morning. As the flow turns southwest today warm advection will
allow temperatures to increase with high temperatures warming into
the low to mid 30s across the southeast zones and mostly in the
20s across the remaining area. The shift will also allow the
convergence zone that has been draped across the central portion of
the state to slowly migrate north through the day and therefore
pushing the focus of the precipitation north of about Highway 2
this morning. By mid morning the surface gradient will increase
out of the southwest, combined with a low level jet between 35-50
mph we expect an increase in winds for the eastern Basin, The
Palouse, The Blue mountains, and north into the Spokane-Coeur
d`Alene region. Sustained winds of 15 to 25 mph with gusts 30 to
35 mph will once again cause areas of blowing and drifting snow.
Snow density will like have a mitigating effect on the blowing
snow, however, travelers along and east of Highway 395 from the
tri-Cities to Ritzville and south and east of I-90 from Ritzville
to Spokane should be prepared for rapidly changing conditions.

*Snow/precipitation Type: For today the heaviest snow
accumulations will be across the Cascade crest with the potential
for 4-7 inches of snow and up to 10 inches near the crest, and
also for the northeast Washington mountains and Panhandle
mountains which could see 3-6 inches in the valleys and 7-14
inches in the mountains and locally more. For the remainder of
the forecast area we are looking at 1-3 new inches of snow. For
the Waterville Plateau and deep basin an inch or less. For
portions of the Palouse and L-C valley it looks like the snow
will change to rain or a rain/snow mix through the afternoon.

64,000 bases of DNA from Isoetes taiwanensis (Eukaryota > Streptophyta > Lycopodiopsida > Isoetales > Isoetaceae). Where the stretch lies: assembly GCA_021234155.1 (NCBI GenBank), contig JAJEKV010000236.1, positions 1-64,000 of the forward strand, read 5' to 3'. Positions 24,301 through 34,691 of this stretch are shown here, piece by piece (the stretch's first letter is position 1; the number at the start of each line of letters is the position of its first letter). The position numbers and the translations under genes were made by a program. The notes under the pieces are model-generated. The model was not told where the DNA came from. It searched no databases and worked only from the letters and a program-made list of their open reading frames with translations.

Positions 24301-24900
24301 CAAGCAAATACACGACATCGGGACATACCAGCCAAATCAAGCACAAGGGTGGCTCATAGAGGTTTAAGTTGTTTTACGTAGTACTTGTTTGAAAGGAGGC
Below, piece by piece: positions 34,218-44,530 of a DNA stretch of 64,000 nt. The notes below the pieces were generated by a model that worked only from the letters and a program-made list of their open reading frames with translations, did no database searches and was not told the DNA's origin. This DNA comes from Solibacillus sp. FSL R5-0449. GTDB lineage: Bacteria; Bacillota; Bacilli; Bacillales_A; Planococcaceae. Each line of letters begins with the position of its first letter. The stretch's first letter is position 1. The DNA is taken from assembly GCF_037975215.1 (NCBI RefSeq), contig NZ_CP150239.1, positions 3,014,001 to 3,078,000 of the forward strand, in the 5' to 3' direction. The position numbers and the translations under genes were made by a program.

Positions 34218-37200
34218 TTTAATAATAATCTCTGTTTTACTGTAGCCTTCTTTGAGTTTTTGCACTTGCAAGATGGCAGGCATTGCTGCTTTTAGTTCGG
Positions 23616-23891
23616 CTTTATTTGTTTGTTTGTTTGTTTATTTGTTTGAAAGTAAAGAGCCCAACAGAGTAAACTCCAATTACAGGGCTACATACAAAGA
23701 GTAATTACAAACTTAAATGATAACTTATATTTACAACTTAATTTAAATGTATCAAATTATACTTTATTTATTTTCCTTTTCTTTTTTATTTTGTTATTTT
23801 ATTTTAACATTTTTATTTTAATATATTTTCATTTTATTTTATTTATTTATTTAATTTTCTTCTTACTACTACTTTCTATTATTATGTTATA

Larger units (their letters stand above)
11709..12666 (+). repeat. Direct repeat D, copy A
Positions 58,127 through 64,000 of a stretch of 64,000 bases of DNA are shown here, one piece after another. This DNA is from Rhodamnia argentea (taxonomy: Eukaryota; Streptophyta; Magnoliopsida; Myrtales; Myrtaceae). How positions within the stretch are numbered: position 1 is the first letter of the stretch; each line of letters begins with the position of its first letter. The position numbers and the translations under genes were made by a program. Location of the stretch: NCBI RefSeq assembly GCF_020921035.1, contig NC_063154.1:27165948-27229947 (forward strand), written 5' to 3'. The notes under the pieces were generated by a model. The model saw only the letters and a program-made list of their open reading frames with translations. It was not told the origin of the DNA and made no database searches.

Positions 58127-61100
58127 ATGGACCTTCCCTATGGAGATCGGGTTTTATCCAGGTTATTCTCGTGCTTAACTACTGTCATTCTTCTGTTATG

*Wind/Drifting snow: As mentioned above winds are expected to
increase to 15 to 25 mph with localized gust 30 to 35mph. As the
winds increase temperatures will also be on the increase. With
temperatures warming into the low to mid 30s blowing and drifting
snow should be mitigated somewhat. But there will still be
localized areas that could see impacts.

Tonight and Wednesday...The cold front will drop southwest through
the forecast area tonight and Wednesday and will stall out along
the Oregon/Washington border Wednesday afternoon. Expect a period
of moderate to heavy snow with the frontal passage. With the front
stalling out we expect an extended period of moderate snow south
and east of a line from about the Tri-Cities to about Kellogg
where 1-3 inches at the lower elevations and 4-6 inches in the
mountains. We will monitor this area for the potential for more
winter advisories and warnings. Tobin

recent observations

The past few days I have covered Schweitzer backcountry and the Selkirks north into the Pack River drainage.  I have seen extremely wind hammered ares on NE aspects near Schweitzer and less effected areas to the North.  I was surprised to find soft conditions yesterday to the North, however I did find wind affected areas midslope where I skied.  Note that it is highly variable and I had to assess conditions from where I dug on top and conditions were stable, reassess midslope where I felt some windslab under my skis.  The pit data was different depending on where the winds hit this past week.  Reassess often.  Remember OODA....Orient, Observe, Decide, Act frequently throughout your travels and you will be more aware of your surroundings and less likely to be caught off guard.  Travel safe and note today is a big change day and a day to play it safe and be more conservative than perhaps you have been up to this point in the season.  

Weather and CURRENT CONDITIONS
Disclaimer

Avalanche conditions change for better or worse continually. Backcountry travelers should be prepared to assess current conditions for themselves, plan their routes of travel accordingly, and never travel alone. Backcountry travelers can reduce their exposure to avalanche hazards by utilizing timbered trails and ridge routes and by avoiding open and exposed terrain with slope angles of 30 degrees or more. Backcountry travelers should carry the necessary avalanche rescue equipment such as a shovel, avalanche probe or probe ski poles, a rescue beacon and a well-equipped first aid kit.  For a recorded version of the Avalanche Advisory call (208)765-7323.